ProPhoto is a smaller color space (but bigger than Adobe RGB) and Lightroom uses a custom variant of this color space for all internal work. I hope that PL does not use Adobe RGB for its internal color space.

As far as I can tell, this is incorrect. The histogram is based on the color profile chosen in the preferences dialog, not the camera’s JPG rendering. Cameras can often render the same RAW file in several different ways (using “creative” modes), which is what I believe PL’s Color Rendering tool also does. These rendering modes alter the color—color space conversions, on the other hand, try to maintain a color even as the numbers that represent that color change.

As a wild guess, if you want the color as captured by the camera’s sensors, you need to have a profiled monitor, you need to make sure PL is using that color profile, and you probably need to have Color Rendering disabled (or maybe set to Generic Renderings/Camera Default Rendering).

Since individual sensors may be slightly off, you can use something like the X-Rite color chart and software to create a DCP (or is it ICC) that will correct for that specific sensor. The default is for a “typical” sensor for your camera, which isn’t always right.

Have a look here for more info regarding color spaces and the histogram in PhotoLab.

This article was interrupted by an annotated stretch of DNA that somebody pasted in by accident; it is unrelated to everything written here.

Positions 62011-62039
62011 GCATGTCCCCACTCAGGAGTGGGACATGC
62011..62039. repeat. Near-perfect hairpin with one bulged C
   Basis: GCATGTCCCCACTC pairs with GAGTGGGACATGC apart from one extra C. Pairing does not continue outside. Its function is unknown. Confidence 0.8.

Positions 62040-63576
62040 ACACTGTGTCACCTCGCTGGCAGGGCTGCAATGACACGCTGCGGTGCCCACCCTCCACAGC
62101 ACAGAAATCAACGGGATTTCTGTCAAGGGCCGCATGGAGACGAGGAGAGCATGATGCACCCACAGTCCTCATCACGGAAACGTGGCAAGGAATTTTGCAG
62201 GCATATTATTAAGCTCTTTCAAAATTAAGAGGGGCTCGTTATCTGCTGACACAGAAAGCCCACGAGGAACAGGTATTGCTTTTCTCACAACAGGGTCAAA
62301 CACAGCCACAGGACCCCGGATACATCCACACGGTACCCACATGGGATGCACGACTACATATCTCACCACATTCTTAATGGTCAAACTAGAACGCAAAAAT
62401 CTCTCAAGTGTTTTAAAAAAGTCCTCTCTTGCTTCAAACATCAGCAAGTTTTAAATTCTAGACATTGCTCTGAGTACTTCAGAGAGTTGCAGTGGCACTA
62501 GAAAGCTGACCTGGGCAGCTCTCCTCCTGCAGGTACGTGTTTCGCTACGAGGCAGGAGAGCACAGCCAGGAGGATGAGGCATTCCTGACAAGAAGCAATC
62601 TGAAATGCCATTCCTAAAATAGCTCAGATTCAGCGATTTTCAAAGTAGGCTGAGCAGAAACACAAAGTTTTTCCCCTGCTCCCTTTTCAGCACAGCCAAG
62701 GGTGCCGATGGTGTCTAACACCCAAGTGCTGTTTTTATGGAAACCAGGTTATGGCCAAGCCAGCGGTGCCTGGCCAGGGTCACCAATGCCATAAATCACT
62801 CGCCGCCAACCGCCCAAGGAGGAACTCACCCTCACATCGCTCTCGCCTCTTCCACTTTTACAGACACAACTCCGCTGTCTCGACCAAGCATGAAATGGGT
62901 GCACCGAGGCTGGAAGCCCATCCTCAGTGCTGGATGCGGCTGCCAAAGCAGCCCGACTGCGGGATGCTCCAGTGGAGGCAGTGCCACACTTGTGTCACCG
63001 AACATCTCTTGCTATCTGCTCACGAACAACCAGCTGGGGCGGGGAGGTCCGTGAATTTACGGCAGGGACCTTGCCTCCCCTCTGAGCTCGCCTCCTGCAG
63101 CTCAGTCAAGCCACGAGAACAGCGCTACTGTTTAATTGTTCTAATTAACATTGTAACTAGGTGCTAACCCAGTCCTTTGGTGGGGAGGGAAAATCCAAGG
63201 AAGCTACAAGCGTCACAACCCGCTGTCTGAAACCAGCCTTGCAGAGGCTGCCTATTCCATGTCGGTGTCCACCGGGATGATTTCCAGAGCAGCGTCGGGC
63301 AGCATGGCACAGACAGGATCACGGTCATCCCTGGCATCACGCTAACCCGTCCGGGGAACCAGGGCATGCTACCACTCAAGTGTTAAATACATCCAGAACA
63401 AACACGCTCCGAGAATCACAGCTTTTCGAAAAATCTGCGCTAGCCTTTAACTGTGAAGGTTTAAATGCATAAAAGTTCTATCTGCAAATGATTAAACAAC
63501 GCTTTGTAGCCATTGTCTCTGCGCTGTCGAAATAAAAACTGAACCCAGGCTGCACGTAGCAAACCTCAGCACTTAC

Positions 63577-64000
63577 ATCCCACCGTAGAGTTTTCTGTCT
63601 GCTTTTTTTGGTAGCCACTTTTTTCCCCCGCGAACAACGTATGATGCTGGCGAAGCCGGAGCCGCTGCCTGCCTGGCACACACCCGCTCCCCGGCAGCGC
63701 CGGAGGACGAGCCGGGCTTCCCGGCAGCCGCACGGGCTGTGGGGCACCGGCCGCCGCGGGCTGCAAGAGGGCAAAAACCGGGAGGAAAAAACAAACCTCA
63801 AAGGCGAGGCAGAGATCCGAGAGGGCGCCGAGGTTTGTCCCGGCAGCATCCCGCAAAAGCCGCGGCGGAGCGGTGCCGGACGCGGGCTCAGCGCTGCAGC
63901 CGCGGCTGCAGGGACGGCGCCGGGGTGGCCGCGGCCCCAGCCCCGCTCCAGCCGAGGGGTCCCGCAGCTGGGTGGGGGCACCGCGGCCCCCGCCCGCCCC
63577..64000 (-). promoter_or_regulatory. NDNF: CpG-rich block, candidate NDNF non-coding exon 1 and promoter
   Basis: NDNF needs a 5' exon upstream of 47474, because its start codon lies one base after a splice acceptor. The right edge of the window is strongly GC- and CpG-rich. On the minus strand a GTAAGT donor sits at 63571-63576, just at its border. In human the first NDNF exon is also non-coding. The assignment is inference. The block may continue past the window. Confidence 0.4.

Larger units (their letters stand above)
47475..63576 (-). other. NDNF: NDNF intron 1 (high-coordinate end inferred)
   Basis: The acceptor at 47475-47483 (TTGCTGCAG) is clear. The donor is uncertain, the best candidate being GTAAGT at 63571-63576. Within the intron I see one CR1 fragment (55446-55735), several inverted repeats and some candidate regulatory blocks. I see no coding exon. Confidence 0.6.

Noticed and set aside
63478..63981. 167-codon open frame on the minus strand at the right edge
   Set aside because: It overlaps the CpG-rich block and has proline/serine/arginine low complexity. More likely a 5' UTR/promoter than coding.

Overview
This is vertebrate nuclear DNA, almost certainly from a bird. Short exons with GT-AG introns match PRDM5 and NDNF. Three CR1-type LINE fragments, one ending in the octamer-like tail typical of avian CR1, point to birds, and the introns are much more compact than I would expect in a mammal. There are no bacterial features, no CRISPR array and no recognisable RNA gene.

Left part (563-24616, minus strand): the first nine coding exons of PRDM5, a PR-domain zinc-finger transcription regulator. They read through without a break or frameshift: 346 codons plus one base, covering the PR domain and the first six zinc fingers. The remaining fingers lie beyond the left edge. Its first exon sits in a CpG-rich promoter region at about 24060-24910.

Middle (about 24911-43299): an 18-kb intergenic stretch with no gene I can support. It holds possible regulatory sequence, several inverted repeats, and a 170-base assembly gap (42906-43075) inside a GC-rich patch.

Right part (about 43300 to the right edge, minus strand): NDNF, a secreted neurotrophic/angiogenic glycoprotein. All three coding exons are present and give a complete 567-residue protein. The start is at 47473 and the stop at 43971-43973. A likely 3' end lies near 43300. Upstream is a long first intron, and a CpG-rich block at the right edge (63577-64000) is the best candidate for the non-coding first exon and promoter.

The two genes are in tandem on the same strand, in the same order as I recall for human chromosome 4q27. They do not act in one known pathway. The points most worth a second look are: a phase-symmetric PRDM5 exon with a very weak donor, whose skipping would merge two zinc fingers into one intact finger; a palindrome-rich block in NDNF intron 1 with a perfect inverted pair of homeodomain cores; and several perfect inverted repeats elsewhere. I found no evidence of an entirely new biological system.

Thanks, Greg! That was an enlightening link—info from people who know what they are talking about. I agree with some of the responses that the choice of Adobe RGB for an internal color space is a bit short-sighted.

In photolab adobergb is the biggest workspace, i changed the text to be more clear.:slightly_smiling_face:

If you disable the Color Rendering tool, PhotoLab still uses the “Camera Default Rendering” profile (with no protection of saturated colours) in order to assign appropriate colour values to the demosaiced pixels in the Adobe RGB working space, before converting them to the monitor profile and showing the preview to the user.

“Camera Default Rendering” is equivalent to what in Adobe world is called Camera Standard profile – it’s DxO’s emulation of the look designed by the camera maker for the specific camera model. As such, it’s not the “colour as captured by the camera’s sensor” but it’s interpretation of an interpretation, if you know what I mean.

Although PhotoLab’s default camera profile is the “Camera Default Rendering”, their baseline profile seems to be the “Neutral color, neutral tonality” one. The rendering profiles (e.g. DxO FilmPack camera emulations, or ICC/DCP camera profiles) seem to be put on top of the “Neutral color, neutral tonality” input profile – that’s at least how I understand the Intensity slider under the Rendering box – that Intensity slider acts like a layer opacity slider in Photoshop. And the “Protect saturated colors” Intensity slider probably works on a formula similar to the one used by the Vibrancy slider (a channel mask). It’s necessary because the profile-embedded tone curve might cause oversaturation if the profile doesn’t employ gamut compression.

Incidentally it’s possible that OXiDant’s Huelight profiles were designed without that gamut compression, that’s why they clip so easily in PhotoLab.